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Lucía, Lucía

Here's hoping no one in Hollywood has aimed a "remake" ray at Antonio Serrano's Lucía, Lucía (2003), because it's just not the kind of story that would translate well into American cinema. Tense, languid, sensual, and comedic all at once, it's the kind of film that could only be made in another country — in this case, Mexico, currently a hotbed for enthusiastic, daring filmmaking (a la Y Tu Mamá También). Elements of that "new wave" are certainly present in Lucía, a beautifully filmed mystery/drama/comedy about Lucía (All About My Mother's Cecilia Roth), an imaginative writer whose husband disappears at the airport one day while they're waiting to board a flight. As Lucía narrates her story, we get to know her — or at least we think we do; she gets carried away by her own fancies more than once and has to reel her tale back in to "reality" (shades of Romancing the Stone). The two constants in Lucía's narrative are her neighbors Félix (Carlos Álvarez-Novoa), an aging ex-revolutionary, and Adrián (Kuno Becker), a handsome, soulful student barely out of his teens. The men help Lucía unravel the complex mystery behind her husband's disappearance — but it's their devoted friendship that makes her realize that perhaps she doesn't want to find him, for Lucía has never lived more fully than she does while furtively toting suitcases full of money around the city, avoiding bad guys, and plotting her next move. Roth was an excellent casting choice; she's sexy and strong, but she's also believable as a real woman — she has that air of experience and casually affectionate cynicism that few American actresses can really pull off. All that said, Lucía has its faults. The film feels too long at times; the sense of languidness that sets it apart from U.S. films also smacks of knowing self-awareness. And for all of her talent, Roth goes a bit over the top in some of her dramatic scenes, especially the ones that involve crying and sobbing. Lucía never quite pays off as a thriller, but as an example of the kind of passionate, exciting filmmaking going on south of the border these days, it's worth a viewing. Fox's two-sided DVD offers both anamorphic (2.35:1) and pan-and-scan versions of the film; both are crisp, clean transfers. The Spanish Dolby Digital 5.1 audio is accompanied by English subtitles (which are not optional), while the brief list of extras includes a chatty, informative commentary by Serrano and a two-part "making-of" featurette (inexplicably, Part I is on Side B, and Part II is on Side A). Keep-case.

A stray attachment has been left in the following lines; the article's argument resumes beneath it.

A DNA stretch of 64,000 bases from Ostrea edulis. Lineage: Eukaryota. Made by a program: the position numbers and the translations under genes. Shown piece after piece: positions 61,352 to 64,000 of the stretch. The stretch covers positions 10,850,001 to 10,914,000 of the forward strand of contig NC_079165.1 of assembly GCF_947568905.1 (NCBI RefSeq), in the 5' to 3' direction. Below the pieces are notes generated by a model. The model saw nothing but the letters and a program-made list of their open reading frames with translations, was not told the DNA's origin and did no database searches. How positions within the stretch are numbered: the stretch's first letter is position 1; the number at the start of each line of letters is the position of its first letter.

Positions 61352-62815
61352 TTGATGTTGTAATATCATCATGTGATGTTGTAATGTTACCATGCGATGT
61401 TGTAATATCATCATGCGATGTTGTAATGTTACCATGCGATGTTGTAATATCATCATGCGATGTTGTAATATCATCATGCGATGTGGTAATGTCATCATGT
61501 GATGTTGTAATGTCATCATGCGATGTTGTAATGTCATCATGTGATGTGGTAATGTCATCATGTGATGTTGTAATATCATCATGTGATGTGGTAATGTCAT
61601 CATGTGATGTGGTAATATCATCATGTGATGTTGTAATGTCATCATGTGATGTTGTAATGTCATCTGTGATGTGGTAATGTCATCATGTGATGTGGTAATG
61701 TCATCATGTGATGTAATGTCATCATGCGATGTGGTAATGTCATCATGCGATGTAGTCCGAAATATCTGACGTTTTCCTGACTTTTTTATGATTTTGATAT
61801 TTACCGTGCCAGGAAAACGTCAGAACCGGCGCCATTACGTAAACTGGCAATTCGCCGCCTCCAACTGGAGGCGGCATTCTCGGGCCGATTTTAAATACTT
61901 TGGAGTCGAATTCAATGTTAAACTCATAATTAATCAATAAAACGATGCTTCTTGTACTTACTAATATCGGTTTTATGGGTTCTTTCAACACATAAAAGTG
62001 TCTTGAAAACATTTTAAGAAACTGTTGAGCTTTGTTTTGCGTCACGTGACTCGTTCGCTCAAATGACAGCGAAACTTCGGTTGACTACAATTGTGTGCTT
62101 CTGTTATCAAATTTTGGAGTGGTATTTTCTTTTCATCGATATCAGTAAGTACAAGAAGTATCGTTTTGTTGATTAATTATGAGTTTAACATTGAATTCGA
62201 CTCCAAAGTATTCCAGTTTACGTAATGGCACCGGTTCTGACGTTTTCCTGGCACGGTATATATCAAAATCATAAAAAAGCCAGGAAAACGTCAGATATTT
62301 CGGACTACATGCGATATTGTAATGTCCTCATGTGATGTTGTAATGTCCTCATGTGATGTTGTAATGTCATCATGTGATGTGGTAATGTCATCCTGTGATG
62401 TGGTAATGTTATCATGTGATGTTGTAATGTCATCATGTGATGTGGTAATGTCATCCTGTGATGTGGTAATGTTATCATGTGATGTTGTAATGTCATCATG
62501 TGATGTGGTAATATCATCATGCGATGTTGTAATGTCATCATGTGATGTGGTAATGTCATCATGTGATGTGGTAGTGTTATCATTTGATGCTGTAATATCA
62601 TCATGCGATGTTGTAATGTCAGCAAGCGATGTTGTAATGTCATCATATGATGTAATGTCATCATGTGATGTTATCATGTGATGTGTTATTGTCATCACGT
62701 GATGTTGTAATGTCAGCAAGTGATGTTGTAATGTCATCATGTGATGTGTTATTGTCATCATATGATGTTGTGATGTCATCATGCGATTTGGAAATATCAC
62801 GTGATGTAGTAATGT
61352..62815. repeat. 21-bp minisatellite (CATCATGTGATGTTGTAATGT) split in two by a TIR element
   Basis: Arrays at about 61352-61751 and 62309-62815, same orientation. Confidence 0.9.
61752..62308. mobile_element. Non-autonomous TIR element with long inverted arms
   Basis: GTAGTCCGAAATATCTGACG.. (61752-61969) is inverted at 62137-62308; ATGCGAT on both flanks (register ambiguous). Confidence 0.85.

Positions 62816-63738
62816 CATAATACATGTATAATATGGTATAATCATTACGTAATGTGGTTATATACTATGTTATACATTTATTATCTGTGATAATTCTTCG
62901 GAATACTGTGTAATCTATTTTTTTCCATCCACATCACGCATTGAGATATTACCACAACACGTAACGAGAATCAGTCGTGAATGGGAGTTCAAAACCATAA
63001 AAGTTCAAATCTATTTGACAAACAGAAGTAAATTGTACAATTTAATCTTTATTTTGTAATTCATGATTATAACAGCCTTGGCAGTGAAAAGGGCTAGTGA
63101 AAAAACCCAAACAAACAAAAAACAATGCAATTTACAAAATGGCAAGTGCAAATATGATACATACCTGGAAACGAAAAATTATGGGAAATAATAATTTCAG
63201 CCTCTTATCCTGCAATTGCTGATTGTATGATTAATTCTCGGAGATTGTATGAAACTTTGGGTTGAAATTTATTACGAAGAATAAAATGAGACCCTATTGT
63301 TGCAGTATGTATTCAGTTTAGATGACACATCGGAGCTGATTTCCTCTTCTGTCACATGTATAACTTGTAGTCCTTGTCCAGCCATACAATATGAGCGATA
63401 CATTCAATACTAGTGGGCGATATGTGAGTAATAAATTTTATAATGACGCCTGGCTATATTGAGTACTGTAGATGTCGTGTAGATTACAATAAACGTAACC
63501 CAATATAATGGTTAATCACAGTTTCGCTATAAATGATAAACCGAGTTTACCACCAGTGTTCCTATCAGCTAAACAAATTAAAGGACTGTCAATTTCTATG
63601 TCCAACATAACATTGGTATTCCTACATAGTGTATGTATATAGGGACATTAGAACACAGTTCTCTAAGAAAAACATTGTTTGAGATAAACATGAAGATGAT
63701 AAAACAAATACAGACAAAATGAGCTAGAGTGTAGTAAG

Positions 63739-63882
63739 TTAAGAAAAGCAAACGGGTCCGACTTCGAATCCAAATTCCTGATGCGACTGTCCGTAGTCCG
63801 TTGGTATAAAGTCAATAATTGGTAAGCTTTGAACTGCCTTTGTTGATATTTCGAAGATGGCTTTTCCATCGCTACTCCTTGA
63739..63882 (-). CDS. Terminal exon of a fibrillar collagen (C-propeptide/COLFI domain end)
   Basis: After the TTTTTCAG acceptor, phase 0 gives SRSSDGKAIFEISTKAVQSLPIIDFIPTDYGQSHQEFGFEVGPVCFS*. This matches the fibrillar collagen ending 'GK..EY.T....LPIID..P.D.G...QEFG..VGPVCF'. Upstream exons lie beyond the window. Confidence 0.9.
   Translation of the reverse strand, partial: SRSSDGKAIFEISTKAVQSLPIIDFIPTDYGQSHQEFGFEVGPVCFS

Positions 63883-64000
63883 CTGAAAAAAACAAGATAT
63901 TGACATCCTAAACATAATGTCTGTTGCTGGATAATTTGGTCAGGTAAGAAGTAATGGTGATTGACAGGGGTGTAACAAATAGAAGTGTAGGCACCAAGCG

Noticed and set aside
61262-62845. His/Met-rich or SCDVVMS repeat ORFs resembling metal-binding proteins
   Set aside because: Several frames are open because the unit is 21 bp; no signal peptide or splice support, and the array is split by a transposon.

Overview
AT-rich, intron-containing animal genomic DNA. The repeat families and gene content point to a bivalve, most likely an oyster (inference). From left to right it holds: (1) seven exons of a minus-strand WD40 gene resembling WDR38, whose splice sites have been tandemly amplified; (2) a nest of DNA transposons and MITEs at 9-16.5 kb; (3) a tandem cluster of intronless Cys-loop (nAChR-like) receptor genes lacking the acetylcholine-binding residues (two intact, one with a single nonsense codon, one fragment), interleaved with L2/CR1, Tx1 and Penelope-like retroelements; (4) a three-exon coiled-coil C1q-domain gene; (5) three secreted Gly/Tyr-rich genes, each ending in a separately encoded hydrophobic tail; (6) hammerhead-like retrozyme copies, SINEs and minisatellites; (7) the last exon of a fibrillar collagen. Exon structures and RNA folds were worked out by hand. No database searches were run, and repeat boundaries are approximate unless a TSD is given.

—Betsy Bozdech

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